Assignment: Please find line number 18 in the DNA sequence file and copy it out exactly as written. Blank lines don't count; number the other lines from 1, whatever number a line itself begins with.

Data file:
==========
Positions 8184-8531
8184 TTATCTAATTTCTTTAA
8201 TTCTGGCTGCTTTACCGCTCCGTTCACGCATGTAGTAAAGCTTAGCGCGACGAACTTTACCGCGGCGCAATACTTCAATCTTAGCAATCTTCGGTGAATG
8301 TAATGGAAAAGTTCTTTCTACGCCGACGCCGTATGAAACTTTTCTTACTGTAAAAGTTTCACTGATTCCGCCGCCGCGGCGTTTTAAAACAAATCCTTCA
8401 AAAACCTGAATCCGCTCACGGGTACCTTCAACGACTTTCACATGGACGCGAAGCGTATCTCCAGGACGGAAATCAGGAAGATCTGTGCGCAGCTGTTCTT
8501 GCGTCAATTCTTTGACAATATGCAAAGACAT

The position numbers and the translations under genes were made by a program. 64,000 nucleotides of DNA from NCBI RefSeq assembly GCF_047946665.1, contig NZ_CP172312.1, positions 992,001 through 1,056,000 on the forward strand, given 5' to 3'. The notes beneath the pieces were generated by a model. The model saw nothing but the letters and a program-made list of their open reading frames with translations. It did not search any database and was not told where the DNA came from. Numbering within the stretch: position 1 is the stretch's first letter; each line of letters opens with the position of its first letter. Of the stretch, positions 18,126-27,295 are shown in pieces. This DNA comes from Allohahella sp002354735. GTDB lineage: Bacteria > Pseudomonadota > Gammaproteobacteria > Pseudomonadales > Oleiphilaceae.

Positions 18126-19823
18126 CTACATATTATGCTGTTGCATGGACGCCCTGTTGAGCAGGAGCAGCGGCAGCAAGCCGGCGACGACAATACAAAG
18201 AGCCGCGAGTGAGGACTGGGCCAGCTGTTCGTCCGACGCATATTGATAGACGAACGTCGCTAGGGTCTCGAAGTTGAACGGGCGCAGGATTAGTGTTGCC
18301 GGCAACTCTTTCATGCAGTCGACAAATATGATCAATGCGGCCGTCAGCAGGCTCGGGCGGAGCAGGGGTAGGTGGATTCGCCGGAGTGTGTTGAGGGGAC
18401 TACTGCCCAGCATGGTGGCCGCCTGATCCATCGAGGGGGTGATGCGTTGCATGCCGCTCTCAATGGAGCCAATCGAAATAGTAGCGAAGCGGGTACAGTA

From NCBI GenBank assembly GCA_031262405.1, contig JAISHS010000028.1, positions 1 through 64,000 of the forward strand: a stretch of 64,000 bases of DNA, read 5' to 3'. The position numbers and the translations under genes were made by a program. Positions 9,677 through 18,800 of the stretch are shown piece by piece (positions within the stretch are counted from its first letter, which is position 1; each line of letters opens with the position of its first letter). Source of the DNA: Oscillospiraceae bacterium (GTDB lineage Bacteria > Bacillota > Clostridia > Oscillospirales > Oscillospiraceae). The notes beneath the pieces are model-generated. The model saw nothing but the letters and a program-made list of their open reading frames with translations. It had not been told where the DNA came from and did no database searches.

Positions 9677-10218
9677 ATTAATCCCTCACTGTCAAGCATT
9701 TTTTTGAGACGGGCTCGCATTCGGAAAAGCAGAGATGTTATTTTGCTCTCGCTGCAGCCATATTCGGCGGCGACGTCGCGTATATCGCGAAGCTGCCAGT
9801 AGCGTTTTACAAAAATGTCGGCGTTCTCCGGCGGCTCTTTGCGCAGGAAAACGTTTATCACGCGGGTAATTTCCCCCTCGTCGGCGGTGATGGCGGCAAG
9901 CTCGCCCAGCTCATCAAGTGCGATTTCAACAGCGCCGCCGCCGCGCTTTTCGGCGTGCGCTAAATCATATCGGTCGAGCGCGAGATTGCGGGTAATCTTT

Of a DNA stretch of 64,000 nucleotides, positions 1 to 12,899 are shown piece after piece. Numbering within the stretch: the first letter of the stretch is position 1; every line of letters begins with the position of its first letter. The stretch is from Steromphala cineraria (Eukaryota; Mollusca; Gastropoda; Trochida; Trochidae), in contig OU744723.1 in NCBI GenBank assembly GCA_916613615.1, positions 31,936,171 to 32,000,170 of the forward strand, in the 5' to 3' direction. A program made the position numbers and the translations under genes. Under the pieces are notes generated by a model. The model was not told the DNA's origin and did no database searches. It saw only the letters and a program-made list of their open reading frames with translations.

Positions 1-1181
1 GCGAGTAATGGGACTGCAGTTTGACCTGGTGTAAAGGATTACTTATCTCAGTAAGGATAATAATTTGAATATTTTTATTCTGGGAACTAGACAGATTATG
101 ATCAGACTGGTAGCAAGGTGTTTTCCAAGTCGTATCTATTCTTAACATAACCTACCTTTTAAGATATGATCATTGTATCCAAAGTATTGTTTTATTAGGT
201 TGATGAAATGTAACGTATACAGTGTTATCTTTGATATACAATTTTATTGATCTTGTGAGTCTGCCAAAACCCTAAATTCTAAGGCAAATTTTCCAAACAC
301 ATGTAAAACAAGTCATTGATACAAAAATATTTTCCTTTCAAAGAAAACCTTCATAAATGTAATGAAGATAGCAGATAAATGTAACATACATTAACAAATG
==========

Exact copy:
9901 CTCGCCCAGCTCATCAAGTGCGATTTCAACAGCGCCGCCGCCGCGCTTTTCGGCGTGCGCTAAATCATATCGGTCGAGCGCGAGATTGCGGGTAATCTTT